Feast Day : February 7
Also known as: Romuald of Ravenna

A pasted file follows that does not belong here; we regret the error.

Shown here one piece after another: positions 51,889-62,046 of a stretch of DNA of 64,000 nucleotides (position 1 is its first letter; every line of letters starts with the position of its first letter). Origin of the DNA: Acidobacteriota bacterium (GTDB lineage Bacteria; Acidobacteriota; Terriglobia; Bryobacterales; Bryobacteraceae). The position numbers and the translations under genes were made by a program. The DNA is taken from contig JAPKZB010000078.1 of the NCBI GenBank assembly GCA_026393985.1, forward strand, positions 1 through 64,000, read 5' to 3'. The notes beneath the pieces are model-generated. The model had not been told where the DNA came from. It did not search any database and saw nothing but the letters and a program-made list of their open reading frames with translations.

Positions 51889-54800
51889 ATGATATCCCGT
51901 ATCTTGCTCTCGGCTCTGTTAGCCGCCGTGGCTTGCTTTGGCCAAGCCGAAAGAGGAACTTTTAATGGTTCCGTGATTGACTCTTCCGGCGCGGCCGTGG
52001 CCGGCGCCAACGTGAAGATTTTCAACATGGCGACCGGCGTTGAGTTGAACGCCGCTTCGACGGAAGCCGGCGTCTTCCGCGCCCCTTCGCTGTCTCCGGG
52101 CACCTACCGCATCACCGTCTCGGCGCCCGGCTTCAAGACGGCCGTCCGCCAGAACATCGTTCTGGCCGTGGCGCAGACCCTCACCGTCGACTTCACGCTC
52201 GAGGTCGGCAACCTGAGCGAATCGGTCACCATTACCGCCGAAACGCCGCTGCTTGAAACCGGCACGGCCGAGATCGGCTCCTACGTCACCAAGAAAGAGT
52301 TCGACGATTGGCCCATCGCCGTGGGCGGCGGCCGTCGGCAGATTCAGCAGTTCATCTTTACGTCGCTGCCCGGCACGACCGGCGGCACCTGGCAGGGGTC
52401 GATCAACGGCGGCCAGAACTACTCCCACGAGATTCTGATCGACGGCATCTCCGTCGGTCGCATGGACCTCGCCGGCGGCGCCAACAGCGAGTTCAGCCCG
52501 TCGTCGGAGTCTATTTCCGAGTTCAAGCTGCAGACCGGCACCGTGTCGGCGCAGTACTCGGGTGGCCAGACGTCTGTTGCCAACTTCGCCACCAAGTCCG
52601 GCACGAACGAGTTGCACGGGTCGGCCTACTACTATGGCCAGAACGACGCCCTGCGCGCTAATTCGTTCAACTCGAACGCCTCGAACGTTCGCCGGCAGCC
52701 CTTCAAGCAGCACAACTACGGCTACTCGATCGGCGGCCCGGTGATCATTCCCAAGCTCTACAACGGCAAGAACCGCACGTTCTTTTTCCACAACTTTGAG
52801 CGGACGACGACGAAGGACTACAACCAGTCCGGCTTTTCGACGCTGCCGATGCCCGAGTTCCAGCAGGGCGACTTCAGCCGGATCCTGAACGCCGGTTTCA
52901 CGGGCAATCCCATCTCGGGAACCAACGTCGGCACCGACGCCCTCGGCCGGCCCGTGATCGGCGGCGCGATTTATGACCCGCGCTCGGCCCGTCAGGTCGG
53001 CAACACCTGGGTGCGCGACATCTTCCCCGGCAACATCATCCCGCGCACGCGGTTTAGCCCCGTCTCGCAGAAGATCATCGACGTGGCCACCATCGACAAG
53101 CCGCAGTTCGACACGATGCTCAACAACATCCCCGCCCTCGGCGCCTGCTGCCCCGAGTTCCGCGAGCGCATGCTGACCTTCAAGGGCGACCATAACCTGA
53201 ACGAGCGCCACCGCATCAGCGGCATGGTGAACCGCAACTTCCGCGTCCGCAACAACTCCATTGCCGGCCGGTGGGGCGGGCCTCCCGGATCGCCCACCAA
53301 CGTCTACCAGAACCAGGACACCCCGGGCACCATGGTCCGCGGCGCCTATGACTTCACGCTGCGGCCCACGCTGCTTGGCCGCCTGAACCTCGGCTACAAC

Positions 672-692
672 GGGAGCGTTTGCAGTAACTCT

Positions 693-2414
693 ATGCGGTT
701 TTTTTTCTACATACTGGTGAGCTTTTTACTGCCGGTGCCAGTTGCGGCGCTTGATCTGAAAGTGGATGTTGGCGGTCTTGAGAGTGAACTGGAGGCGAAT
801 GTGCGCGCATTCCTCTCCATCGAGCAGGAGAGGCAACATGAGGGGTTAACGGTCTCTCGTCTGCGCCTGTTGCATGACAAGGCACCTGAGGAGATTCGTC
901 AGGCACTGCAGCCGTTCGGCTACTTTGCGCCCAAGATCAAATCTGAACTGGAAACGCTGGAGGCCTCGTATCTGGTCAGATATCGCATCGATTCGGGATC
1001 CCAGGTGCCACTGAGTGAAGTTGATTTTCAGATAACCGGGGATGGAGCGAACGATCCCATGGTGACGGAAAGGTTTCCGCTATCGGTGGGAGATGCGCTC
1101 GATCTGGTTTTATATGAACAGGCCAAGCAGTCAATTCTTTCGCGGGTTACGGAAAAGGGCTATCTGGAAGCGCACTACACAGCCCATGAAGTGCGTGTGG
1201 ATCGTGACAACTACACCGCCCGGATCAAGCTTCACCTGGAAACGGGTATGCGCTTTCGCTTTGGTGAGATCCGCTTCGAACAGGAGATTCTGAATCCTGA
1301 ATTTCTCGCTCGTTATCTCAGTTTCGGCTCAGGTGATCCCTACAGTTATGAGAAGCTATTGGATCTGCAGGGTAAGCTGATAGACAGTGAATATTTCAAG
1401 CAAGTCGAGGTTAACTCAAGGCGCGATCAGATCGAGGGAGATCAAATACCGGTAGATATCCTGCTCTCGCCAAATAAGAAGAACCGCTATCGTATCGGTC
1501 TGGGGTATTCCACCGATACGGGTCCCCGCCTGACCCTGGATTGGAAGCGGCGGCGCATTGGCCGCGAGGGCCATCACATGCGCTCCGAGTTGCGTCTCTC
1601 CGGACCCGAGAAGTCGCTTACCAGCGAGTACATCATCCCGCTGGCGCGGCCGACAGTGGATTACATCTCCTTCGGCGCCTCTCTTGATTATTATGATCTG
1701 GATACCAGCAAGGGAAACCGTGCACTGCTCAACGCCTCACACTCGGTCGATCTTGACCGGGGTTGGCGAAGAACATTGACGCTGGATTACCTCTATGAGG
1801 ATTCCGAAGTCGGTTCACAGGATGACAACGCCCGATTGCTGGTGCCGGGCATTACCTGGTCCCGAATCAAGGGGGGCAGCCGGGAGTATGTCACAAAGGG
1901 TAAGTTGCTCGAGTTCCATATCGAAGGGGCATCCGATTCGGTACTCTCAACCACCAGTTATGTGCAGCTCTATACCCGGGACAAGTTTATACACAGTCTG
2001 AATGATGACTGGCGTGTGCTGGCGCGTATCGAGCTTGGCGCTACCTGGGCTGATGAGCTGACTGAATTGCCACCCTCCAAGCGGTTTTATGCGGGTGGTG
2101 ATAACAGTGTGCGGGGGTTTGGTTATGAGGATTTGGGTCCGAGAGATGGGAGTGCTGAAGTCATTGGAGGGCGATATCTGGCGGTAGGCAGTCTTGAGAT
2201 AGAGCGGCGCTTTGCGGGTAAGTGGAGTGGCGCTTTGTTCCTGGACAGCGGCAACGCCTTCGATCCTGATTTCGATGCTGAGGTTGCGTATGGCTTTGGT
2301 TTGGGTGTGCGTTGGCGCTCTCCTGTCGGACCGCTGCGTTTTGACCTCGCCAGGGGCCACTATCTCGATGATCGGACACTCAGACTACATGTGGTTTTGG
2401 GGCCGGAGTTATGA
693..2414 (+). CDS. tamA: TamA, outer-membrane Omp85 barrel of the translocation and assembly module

Romuald of Ravenna was an important figure in the medieval revival of eremitic monasticism. An account of his life was written by St. Peter Damian, a Father of the Church. Romuald was born around 952 in Ravenna, Italy, to a noble family. He was a young man when he saw his father kill a relative. To atone for his father’s sin, he entered the monastery of San Apollinare-in-Classe. He saw Apollinaris in a vision and became a monk. After three years Romuald departed to find a more austere way of life. In Venice he became a disciple of the hermit Marinus, who exacted harsh discipline. He went to the monastery at Cuxa, where he lived for 10 years. Meanwhile, his father had become a monk in an effort to atone for his own sins. Romuald returned to Ravenna to encourage him. Romuald’s reputation as a holy man attracted the attention of Emperor Otto III. The emperor appointed him abbot at San Apollinare-in-Classe. But after about a year Romuald resigned in order to establish hermitages and reform monasteries throughout northern Italy and the Pyrenees. He founded the monastery of Camadoli near Arezzo, which later became the motherhouse of the Camaldolese Order. The order merged the cenobitical, or monastic, life of the West with the eremitical, or hermit, life of the East. Romuald tried several times to journey to Hungary to evangelize, but his health prevented him from doing so. He died on June 19, 1027, at Val di Castro near Camadoli. Miracles were reported after his death. His hair shirt reportedly expelled a demon from the church, and was kept as a relic. Five years after his death, the remains of Romuald were exhumed in order to be placed in a new coffin beneath an altar. The monks expected to move bones and dust and so built a small coffin. One of them was warned in a dream by a venerable old man that the coffin would be too small. When the saint was uncovered, his body was found to be incorrupt, with a sheen of liquid on some of the parts. A new coffin was constructed, and the saint was reburied beneath the new altar. His body was exhumed again in 1466 and 1481 and was found to be still incorrupt. The remains are now in the crypt of St. Romuald at the monastery of SS. Biagio and Romuald, in Fabriano (Ancona), Italy.